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Curving light in a record-setting way

Curving light in a record-setting way
Structural modulation in Sr9/8TiS3. a,b) Schematics representing the modulated Sr9/8TiS3 (R3c) lattice, resolved from single-crystal XRD (SC-XRD), and viewed along the [001] axis (a), and along the [100] axis (b). The octahedral (O) and pseudo-trigonal prismatic (T) TiS6 units are highlighted in blue and orange, respectively. c,d) Atomic-resolution HAADF-STEM images of a Sr9/8TiS3 crystal along the [001] axis (c), and along the [100] axis (d). e) High-magnification HAADF-STEM image (left) and simulated image (right) of Sr9/8TiS3 view along the [100] axis. A schematic of one column of atoms is overlayed on the simulated image. A repeating pattern of three bright atomic columns, where the Ti and Sr atoms overlap along the viewing direction, can be observed in these HAADF images. These triplet atomic columns are highlighted with square brackets in the atomic model. f) Line profiles across the experimental and simulated STEM images (white boxes in (e)) comparing the intensity variation across a single atomic column. Credit: Advanced Materials (2023). DOI: 10.1002/adma.202303588

A team led by scientists and engineers from the University of Wisconsin-Madison, the University of Southern California and Washington University in St. Louis, has created a unique, record-setting material that can bend one infrared ray of light in two directions.

For the second time in five years, the team created a crystal with the highest degree of what's known as "double refraction" on earth. This time they beat their own record, and the new higher-performing crystal could lead to innovations in , Lidar, chemical sensing, microscopy, and many other applications.

The work was published by the journal Advanced Materials. The UW-Madison leads are Hongyan Mei, an electrical and computer engineering Ph.D. student, and Jad Salman, a 2022 Ph.D. graduate, both from the group of Mikhail Kats, associate professor of electrical and computer engineering.

When light travels from one substance to another—for instance, from air into water, or water into glass—it slows down by a predictable amount, and that causes the light to bend. This bending is called refraction.

Double refraction happens when that ray of light enters an anisotropic material—one with properties that are different depending on direction—and splits into two rays, each headed different ways. Imagine a bundle of rods grouped together, with one refractive index, or measure of its bending ability, down its length, and another in the perpendicular direction. The difference between those two refractive indices is called birefringence.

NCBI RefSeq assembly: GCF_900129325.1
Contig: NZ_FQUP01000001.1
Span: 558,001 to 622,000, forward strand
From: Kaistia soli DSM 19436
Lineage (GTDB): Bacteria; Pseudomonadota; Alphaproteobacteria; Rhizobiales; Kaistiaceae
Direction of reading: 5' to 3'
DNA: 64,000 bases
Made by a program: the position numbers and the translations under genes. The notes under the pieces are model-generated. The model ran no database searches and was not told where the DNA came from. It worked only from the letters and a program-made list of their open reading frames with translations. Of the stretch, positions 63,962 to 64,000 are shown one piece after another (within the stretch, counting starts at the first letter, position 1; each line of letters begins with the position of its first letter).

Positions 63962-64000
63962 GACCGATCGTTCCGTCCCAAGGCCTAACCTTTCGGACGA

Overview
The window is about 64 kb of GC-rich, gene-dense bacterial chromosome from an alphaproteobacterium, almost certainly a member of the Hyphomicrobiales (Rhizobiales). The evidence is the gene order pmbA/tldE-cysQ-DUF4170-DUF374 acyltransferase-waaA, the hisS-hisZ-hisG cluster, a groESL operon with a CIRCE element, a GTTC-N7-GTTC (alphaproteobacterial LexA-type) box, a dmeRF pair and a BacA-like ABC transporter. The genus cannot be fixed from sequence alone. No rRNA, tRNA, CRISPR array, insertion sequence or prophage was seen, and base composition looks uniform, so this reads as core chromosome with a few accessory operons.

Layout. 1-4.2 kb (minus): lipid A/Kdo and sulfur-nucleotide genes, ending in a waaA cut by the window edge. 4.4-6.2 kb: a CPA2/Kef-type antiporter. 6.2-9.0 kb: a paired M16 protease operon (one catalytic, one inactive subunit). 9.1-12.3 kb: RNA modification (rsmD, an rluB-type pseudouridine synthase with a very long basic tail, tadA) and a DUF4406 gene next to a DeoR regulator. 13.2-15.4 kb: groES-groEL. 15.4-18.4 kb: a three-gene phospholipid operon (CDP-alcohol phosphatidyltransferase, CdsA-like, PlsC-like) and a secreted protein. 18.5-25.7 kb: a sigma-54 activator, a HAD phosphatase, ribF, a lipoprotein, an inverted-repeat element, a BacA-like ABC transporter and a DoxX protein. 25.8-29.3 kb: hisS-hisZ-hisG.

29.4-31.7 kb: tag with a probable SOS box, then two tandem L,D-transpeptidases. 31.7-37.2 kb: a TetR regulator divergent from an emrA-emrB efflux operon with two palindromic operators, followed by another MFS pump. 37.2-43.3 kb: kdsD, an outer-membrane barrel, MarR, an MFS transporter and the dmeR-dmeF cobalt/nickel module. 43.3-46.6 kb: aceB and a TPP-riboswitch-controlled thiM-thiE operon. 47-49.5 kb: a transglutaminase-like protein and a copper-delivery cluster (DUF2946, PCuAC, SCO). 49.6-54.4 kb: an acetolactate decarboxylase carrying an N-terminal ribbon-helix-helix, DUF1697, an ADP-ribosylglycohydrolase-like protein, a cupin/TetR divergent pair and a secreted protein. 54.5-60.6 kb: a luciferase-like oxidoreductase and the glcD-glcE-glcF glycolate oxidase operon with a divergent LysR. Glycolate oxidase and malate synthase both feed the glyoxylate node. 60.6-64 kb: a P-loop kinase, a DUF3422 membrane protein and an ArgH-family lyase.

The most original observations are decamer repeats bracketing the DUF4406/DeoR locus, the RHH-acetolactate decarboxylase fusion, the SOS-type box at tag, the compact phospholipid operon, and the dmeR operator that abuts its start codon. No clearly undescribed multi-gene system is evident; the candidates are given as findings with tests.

Despite the team's previous experience with record-setting birefringence, Kats and his group were surprised to discover that the birefringence in the new material, called strontium titanium sulfide (Sr9/8TiS3 or STS), is 3 times the birefringence of their previous record-holder, barium titanium sulfide (BaTiS3 or BTS), which should have had a similar structure.

Why, exactly, was a mystery. After an atomic-level examination of the strontium titanium sulfide, grown by Ph.D. student and co-lead author Boyang Zhao and colleagues at USC, the team found that it had a few more strontium atoms than expected. Those extra handful of atoms made the difference: They caused the crystal to have a much larger repeating structure, or periodicity rather than a single, unchanging crystalline structure.

Colleagues at Washington University in St. Louis, including Ph.D. student and co-lead author Guodong Ren, examined this arrangement, coming up with atomic-scale theories for the huge optical anisotropy.

"It turns out that when you have this particular crystal arrangement, the structure results in an enhanced refractive index along one direction of the material," says Kats. "This was very, very unexpected. You generally don't expect such a small atomic-scale change to result in such a large difference in optical properties."

Mei says the finding is significant. "This degree of anisotropy is as large as it's ever been measured in any optical material."

The observation that tiny changes in atomic structure can lead to huge changes in the optical properties of a material may have other consequences too. "We might be able to find similar materials where a small external stimulus—whether that's bending, heating or passing a current through it—can dynamically change the optical response," says Kats. "A whole new class of optics applications becomes possible if you have a material that's tunable with such a big change in with the press of a button."

Currently, the synthesis method only creates small flakes of strontium titanium sulfide. With some refinement by colleagues at USC, it may be possible to create large, single-crystal versions of the material for use in modern optical technologies.

And now that the unique structure of the crystal is known, it is also possible to search for other crystals with similar or even stronger optical properties. "There is a whole family of materials of this type that seems to be hiding all sorts of secrets," says Kats. "We are excited about what we'll find when we dig further into this class of materials."

More information: Hongyan Mei et al, Colossal Optical Anisotropy from Atomic‐Scale Modulations, Advanced Materials (2023). DOI: 10.1002/adma.202303588

Journal information: Advanced Materials

Citation: Curving light in a record-setting way (2023, September 27) retrieved 7 December 2023 from
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